.

28 Essential Employee Retention Statistics For Every Businessperson

Employee retention statistics show what US companies are doing right and what new practices they need to introduce or change to improve their business. Every business should aim to replace just those employees who are underperforming. However, retaining high-performing workers is a challenging process. They are aware of their impact on the business, and they want to be recognized for it. Still, thousands of companies worldwide don’t realize the importance of workforce retention and fail to do so.

Top Stats and Facts About Employee Retention Rate

  • Almost four million American workers quit their jobs in April 2021.
  • The average and ideal employee rate of retention in the US is 90%.
  • 91% of millennials don’t expect to stay with the same company for more than three years.
  • 24% of Gen X workers stay with their current employer due to financial concerns.
  • 42% of current remote workers will stay at their job positions if they stay remote.
  • 31% of employees would stay with their current employer for flexible work schedules.
  • Physician retention programs can save organizations up to $250,000 per employee.

Employee Retention Statistics for 2021 — General Stats

28 Employee Retention Statistics For Every Businessperson F1

1. 3.48 million Americans quit their jobs in April 2021.

(Market Watch)

The number of Americans quitting their jobs has never been this high. In April 2021, 3,952 million people quit, and it’s almost double the number of those who left a year earlier. For businesses across the US, this trend should be a cause for concern and a wake-up call.

2. The average employee retention rate in the US is 90%.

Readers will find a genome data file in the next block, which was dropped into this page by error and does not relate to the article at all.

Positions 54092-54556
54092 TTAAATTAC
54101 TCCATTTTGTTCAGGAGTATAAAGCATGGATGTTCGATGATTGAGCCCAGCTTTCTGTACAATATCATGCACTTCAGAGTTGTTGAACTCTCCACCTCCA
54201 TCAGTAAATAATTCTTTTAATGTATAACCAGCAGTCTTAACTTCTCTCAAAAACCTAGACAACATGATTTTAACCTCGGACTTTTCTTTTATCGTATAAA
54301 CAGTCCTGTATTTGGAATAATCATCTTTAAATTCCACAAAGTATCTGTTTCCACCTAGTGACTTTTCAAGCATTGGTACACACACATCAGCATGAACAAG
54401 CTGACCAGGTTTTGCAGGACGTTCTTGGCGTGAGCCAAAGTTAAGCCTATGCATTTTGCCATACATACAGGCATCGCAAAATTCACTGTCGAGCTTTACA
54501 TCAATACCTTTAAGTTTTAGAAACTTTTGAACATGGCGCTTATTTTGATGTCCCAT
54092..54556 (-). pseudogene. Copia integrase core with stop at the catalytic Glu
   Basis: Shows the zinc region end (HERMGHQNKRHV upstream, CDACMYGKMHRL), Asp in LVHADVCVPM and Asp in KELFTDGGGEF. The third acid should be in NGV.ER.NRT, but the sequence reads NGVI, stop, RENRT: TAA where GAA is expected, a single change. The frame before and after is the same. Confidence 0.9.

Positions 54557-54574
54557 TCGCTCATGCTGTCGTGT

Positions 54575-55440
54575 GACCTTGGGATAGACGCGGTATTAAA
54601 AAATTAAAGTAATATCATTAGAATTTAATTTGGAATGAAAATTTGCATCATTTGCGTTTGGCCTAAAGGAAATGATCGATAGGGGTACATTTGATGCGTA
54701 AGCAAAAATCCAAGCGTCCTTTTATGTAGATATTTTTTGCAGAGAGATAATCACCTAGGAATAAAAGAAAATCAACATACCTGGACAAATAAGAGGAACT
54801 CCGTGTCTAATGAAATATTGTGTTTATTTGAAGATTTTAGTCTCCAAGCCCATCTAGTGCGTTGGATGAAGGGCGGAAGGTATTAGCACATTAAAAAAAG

(Great Game)

The average American company will replace no more than 10% of its employees this year. This figure is on par with the retention rate that thriving worldwide organizations maintain.

3. 44% of full-time employees feel burned out.

(HR Executive)

According to the new survey of 2,800 workers from Robert Half, 49% of employees have to deal with increased fatigue due to work overload. Burned-out employees are less confident, productive, and, ultimately, less likely to stay with the company, as some other employee engagement and retention statistics documented.

4. 49% of high-performing employees list good relations with colleagues as one of the reasons they stay with their employer.

(Ceridian)

Good relations with colleagues are the main reason many employees remain with their employers. Almost half of those surveyed listed this as one of the primary reasons behind them not switching jobs. Good salary, interesting work, good working conditions, and job security are also listed as important.

5. Only 19% of US employers offer paid family leave.

(Forbes)

Various employee retention statistics reveal that not many employers provide new parents with the parental leave option. Human Resources retention strategies need to address this issue.

One of the most significant employee retention factors is offering paid leave. Mothers who decide not to take advantage of their parental leave option can expect serious difficulties. Unfortunately, the Family and Medical Leave Act (FMLA) is the only federal parental leave law, and it comes with numerous exceptions.

6. 33% of millennials think about finding new jobs after the pandemic.

(Forbes)

Employee retention rate statistics indicate that millennials are not a generation that sticks with their first employer their entire career, regardless of the work conditions. However, one-third of millennials plan to quit their jobs after the coronavirus pandemic. It’s mainly because many employers didn’t cope well with the pandemic.